students in Swiss-German-speaking secondary schools. The
study was carried out following the ethical principles and codes
of the Faculty of Humanities at the University of Bern, which
are based on international ethics codes (e.g., of the American
Sociological Association and of the American Psychological
Association). Accordingly, approval by an ethics authority was
not required. Students were informed about the research project
and participated in the survey voluntarily. Participants? Informed
consent was implied through survey completion; therefore, they
were not required to provide written consent to participate.
Written parental consent was not necessary either, because all
students had reached legal adulthood and could decide for
themselves. After the survey all data were anonymized.
The surveyed students were close to obtaining their
matriculation diploma (i.e., school leaving certificate), which
in Switzerland permits entry into tertiary education. The
participants were on average 19 years old (SD =1.0). With regard
to sex, the percentage of female students (54.1%) was somewhat
higher than that of male students (45.9%).
Masculinity Index
Data on students’ perception of the gender image of the
school subjects chemistry, math, and physics were collected
using semantic dierentials (Makarova and Herzog, 2015). The
semantic dierential is one of the most popular techniques of
explicit attitude assessment (Millon et al., 2003). An explicit
measurement of the gender stereotype of science subjects was
chosen over an implicit stereotype test, because the study focuses
on the salient gender stereotypes of those subjects (Millon et al.,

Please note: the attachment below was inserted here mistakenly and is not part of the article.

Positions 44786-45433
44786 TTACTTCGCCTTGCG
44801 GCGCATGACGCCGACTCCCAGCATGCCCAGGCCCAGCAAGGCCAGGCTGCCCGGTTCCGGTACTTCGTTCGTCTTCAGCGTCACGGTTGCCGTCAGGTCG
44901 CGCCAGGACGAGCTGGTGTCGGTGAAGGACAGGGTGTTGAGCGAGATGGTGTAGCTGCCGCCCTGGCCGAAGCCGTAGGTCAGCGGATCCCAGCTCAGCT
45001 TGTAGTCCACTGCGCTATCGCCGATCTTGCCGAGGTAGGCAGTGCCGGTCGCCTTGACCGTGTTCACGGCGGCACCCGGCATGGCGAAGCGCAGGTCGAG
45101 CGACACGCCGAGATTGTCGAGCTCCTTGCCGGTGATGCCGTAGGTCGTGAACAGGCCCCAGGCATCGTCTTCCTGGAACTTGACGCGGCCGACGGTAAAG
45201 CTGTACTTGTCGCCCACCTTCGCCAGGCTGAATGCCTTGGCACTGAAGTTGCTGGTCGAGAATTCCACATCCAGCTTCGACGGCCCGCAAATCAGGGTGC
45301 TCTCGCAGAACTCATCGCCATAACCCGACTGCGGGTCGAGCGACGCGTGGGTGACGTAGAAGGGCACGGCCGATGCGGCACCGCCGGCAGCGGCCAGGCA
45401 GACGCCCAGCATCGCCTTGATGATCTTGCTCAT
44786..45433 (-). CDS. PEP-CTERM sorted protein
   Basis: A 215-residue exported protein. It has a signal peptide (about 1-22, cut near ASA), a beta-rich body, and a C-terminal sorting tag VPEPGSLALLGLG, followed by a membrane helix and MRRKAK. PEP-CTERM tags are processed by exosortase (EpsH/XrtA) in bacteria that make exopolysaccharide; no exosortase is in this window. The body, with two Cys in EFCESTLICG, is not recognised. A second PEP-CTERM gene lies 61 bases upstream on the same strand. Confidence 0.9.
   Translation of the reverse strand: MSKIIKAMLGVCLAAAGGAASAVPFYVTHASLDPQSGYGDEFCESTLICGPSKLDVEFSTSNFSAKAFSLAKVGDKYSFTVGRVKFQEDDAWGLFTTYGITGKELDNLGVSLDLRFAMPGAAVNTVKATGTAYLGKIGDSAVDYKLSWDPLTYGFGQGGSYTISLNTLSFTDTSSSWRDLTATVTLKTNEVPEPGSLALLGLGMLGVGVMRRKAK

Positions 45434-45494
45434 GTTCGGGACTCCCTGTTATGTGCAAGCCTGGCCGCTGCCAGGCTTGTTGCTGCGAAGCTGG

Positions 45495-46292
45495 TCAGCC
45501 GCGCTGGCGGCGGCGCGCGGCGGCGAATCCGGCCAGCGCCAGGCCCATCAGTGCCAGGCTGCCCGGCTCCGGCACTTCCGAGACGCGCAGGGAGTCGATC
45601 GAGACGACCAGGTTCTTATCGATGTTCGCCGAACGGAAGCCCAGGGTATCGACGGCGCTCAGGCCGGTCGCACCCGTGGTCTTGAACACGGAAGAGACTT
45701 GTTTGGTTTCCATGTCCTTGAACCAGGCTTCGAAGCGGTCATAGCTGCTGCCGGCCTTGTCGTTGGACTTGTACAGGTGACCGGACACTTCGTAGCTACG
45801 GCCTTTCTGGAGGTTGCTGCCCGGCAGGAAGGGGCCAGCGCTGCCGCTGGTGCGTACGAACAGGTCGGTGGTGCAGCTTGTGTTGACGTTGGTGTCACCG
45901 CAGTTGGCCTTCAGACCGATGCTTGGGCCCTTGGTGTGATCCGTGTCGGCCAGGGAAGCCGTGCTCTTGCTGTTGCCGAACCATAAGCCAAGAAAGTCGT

2003, p. 356). The semantic dierential uses bipolar scales with
contrasting adjectives at each end to measure people’s reactions
to stimulus words and concepts (Heise, 1970, p. 235). The
methodological advantage of the semantic dierential scale is
that it highly adaptable in assessing respondents’ connotative
association with any concept (Osgood et al., 1957; Heise, 1970).
The basic assumption of the semantic dierential is that attitudes
toward two associated concepts tend to converge and toward two
dissociated (contrasted) constructs tend to diverge (Heise, 1970,
p. 249). In our study attitudes toward gender and science were
measured using semantic dierentials consisting of 25 pairs of
adjectives with semantically opposite meanings (e.g., hard—soft,
strong—weak, robust—frail) to assess the connotations of the
four terms man, chemistry, math, and physics on a seven-point
scale (1 =greatly, 2 =fairly, 3 =somewhat, 4 =neither, 5 =
somewhat, 6 =fairly, 7 =greatly). This instrument is based on
the original scale (Osgood et al., 1957) which was initially adapted
to the German language by Hofstätter (1973) and then validated
in Switzerland in two studies on the gender stereotype of school
subjects (Herzog et al., 1998; Makarova and Herzog, 2015).
The student sample was divided into groups, with each
group completing the semantic dierential for one subject term
and for the man term: chemistry and man (n=406), math
and man (n=512) and physics and man (n=446). In
order to avoid response bias, the semantic dierential of the
subject was introduced at the beginning of the questionnaire
and the semantic dierential of the term man at the end of
the questionnaire. On the basis of these data we calculated
profile from the corresponding items of each subject profile and